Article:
Tuesday, September 26, 2017

Uniforms Transform into Paper

This week, My Lai—Jonathan Berger and Kronos Quartet's fevered character study featuring tenor Rinde Eckert and Vân Ánh Võ—comes to the BAM Harvey Theater from Wed, Sep 27—Sun, Sep 30. Reflecting on a decisive moment when breaking rank in the name of human decency forever changed the public perception of a war, the piece interrogates the ethics of disobedience in the face of atrocity. During the development of My Lai, the show's creators worked with artist, veteran, and creator of Combat Paper Drew Cameron to generate new visual work inspired by the performance. Below, Cameron describes his process—and what first inspired this transformative creative practice.

Drew Cameron in Iraq, 2003


By Drew Cameron

I am a veteran of the war in Iraq. I entered the military not because of effective advertisements or hero films, not even college money or idealized patriotism. No, I feel that I entered the military because our society needs soldiers and has always found ways to force or entice us into service. I ran guns in the war, I occupied and criminalized strangers and wondered in the summer of 2003 if the people in Iraq would be better off after all of our invasions. Returning from the war I found other veterans and artists and began to make paper from our old uniforms.

My Lai, pulp print on Combat Paper, 2016
Combat Paper is a process wherein people—military and not—come together for the purpose of transforming military uniforms into handmade paper. We have been doing this work now for a decade and through our collective efforts there are still many more uniforms than there are papermaking workshop events. Combat Paper events are inter-generational, often with our Vietnam veteran friends and mentors opening up their insights for us to learn what life after war might become. Through these exchanges I have listened to enough war stories to know that, in spite of technology or ecology, war always seems to be the same terrifying failure of society’s elders towards its youth. Our youth is our greatest asset and we should care for them accordingly.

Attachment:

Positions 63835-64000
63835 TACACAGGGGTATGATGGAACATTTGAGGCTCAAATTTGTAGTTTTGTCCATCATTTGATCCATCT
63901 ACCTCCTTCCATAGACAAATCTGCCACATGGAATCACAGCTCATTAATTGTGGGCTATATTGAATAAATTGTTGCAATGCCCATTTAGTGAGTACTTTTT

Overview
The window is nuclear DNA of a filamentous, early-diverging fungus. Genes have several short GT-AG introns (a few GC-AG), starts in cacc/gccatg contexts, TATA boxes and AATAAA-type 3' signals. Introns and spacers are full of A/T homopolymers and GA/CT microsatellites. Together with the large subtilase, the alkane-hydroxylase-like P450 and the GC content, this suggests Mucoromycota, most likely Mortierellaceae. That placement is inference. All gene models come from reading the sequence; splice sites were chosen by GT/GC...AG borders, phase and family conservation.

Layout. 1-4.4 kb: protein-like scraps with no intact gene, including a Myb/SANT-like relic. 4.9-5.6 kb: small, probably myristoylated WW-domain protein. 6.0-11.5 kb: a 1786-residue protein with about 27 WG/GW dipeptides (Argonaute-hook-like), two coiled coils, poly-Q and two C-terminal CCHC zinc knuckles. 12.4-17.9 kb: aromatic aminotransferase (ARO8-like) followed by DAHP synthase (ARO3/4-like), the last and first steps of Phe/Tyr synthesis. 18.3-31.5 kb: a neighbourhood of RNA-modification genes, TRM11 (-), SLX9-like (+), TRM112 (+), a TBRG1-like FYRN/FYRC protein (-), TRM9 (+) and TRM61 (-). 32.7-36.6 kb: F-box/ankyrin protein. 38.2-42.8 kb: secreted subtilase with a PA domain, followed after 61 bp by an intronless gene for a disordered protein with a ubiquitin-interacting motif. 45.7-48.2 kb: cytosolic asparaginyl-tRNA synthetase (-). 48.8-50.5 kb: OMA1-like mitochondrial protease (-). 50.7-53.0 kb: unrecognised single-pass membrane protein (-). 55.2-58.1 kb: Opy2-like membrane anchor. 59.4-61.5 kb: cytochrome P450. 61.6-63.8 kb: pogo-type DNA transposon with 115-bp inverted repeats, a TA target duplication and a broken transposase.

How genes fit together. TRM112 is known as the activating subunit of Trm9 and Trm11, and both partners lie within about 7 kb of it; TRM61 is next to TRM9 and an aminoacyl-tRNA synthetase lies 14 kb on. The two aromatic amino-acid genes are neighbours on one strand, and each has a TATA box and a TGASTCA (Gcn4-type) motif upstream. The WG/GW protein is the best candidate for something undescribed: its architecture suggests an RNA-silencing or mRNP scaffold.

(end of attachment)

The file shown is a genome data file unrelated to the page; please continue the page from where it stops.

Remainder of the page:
I believe that 50 years is a necessary span of time to reflect on the devastation of our previous wars, certainly while we are in the midst of several. We are the ones on watch when it occurs. What then of My Lai and Hugh Thompson’s story? As stories are told, they become ours if we are willing to listen. They are given to us and collectively we give the story more authenticity and voice. Hugh made the choice of a true warrior. He refused to bend to massive pressures and chose the lonely and terrifying path of action. To divert from the common allowable, and understandable, silence that most docile and complicit war fighters and citizens choose shines that honest light onto our deepest secrets. We are a war-making society that supports invading, occupying, and violently attacking sovereign nations. We recruit our youth into service of these efforts. In these times of great injustice and violence that persist, Hugh Thompson’s story asks of us not: What would you have done? I believe the legacy of Hugh Thompson and the My Lai story requires us to ask: What are you going to do?

My Lai runs Sep 27—30 at the BAM Harvey Theater, and great tickets are still available.

Drew Cameron is based in San Francisco. Learn more about his work at www.combatpaper.org.

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